Pickleball Changes the Recreational Landscape in the Desert

Local pro Marcin Rozpedski provides the lowdown on the pickleball craze and how to play.

JUDD SPICER FEBRUARY 21, 2019 ATTRACTIONSCURRENT GUIDESPORTS

Marcin Rozpedski won the gold medal at the 2016 U. S. Open Pickleball Championship.   PHOTOGRAPH COURTESY OF MARCIN ROZPEDSKI

Marcin Rozpedski won the gold medal at the 2016 U. S. Open Pickleball Championship.

PHOTOGRAPH COURTESY OF MARCIN ROZPEDSKI

A seismic shift has been shaking up the recreational landscape as venues across the Coachella Valley convert their tennis courts for pickleball play. Last year, the USA Pickleball Association signed a multiyear deal to move its decade-old National Championships tournament from Arizona to the Indian Wells Tennis Garden. The event in November drew more than 2,200 players from 46 states and garnered a massive audience, thanks to an ESPN broadcast and livestream.

Marcin Rozpedski, who won the gold medal at the 2016 U.S. Open Pickleball Championship and is a former Davis Cup tennis member for Team Poland, teaches pickleball lessons daily at The Lakes Country Club in Palm Desert, where he is the sports director. He also leads beginner, intermediate, and advanced clinics on Mondays from November through May.

• See related story: Local players talk about the sport’s popularity.

“This sport is very social with a lot of fun and a lot of action,” Rozpedski says, “and the learning curve is much easier than, say, tennis or golf. It’s a fairly easy game to learn and be introduced to at an entry level.”

Rozpedski also hosts the country club’s annual Pickleball Spring Fling, the largest local pickleball tournament in Southern California with more than 500 participants. The event returns March 22–24, and admission for spectators is free.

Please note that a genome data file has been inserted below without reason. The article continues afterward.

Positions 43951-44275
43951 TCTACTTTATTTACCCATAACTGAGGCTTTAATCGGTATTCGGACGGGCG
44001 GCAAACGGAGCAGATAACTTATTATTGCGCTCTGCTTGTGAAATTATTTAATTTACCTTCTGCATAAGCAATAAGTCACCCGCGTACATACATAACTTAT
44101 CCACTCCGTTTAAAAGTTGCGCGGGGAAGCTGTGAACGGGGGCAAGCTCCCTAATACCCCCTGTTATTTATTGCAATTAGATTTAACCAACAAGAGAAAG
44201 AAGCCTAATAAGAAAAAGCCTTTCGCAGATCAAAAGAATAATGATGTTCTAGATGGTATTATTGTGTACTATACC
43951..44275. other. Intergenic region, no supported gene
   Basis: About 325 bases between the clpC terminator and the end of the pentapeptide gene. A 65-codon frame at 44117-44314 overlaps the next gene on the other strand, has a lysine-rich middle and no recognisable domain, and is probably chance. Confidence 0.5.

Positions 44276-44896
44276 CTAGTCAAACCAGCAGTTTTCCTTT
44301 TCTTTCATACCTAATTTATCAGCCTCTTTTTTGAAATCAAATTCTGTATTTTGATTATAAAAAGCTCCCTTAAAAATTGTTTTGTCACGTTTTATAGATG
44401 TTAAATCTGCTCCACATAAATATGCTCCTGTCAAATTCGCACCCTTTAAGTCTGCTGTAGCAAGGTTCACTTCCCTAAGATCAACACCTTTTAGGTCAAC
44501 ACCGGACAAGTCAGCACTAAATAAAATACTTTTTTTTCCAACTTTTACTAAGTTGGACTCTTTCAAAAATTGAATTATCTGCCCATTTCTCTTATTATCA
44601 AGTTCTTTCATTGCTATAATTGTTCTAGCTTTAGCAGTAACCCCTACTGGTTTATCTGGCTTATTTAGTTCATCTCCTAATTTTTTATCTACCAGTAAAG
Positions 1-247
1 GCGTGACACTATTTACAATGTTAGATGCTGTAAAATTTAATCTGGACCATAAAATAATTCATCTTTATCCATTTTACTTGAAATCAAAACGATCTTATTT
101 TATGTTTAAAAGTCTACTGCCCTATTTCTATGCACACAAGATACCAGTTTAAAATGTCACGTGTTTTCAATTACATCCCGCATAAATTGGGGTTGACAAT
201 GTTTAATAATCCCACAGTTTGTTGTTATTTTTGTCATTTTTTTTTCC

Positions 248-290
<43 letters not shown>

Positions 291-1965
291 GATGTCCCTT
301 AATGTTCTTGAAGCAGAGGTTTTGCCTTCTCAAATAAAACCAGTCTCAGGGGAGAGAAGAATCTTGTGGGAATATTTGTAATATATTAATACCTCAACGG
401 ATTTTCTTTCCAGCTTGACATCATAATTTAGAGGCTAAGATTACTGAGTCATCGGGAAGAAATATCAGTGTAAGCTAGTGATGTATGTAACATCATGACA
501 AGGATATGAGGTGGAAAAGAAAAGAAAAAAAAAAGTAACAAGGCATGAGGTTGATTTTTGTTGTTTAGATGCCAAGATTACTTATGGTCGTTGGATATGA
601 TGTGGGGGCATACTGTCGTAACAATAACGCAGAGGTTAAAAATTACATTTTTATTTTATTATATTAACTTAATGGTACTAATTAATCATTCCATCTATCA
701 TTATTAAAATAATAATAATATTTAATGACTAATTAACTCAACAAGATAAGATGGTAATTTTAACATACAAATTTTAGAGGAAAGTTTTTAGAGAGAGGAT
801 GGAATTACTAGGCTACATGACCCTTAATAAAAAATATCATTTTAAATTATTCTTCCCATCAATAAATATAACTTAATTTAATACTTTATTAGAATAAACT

Eager to hit the court? Here, Rozpedski reveals five tips for novice players.

LACE UP

“People often start playing with the incorrect shoes,” Rozpedski says. “They’ll be out there with street shoes or running shoes. Pickleball is played on a tennis court, so, for safety, players need to have a proper tennis or court shoe, allowing for side-to-side movement.”

PREPARE YOUR PADDLE

“Start with a composite paddle — something strong and light, with carbon or graphite — for around $50,” he suggests (Rozpedski uses Engage Paddles). “Then, if you like the sport, move up to more advanced paddles where the face or the skin of the paddle provides more spin and feel. But the beginner won’t need this advanced paddle [or] the additional costs.”

BE THE BALL

“The ball is made of plastic, so it doesn’t come up high [or] come to you. That means you need to go to the ball: Bend your knees and stay lower. I see a lot of new players swinging at air because they’re waiting for the ball to bounce.”

DON’T GET CAUGHT COOKING IN THE “KITCHEN”

“The ‘kitchen line’ is the nonvolley zone, which means players cannot cross or step on this line while hitting a volley — this is what makes the game so much fun. Players can’t stay back on the baseline, or opponents will hit drop shots. Players need to stay close to the kitchen line and, therefore, close to the net — all of which makes [for a] game based on touch, quick volleys, and a lot of action.”

YOUR COURT AWAITS

For the casual player, opportunities abound across the desert. If you seek a game, check out the USA Pickleball Association hub, “Places 2 Play,” at usapa.org.

• View our VIDEO on pickleball on our YouTube Channel. Click HERE.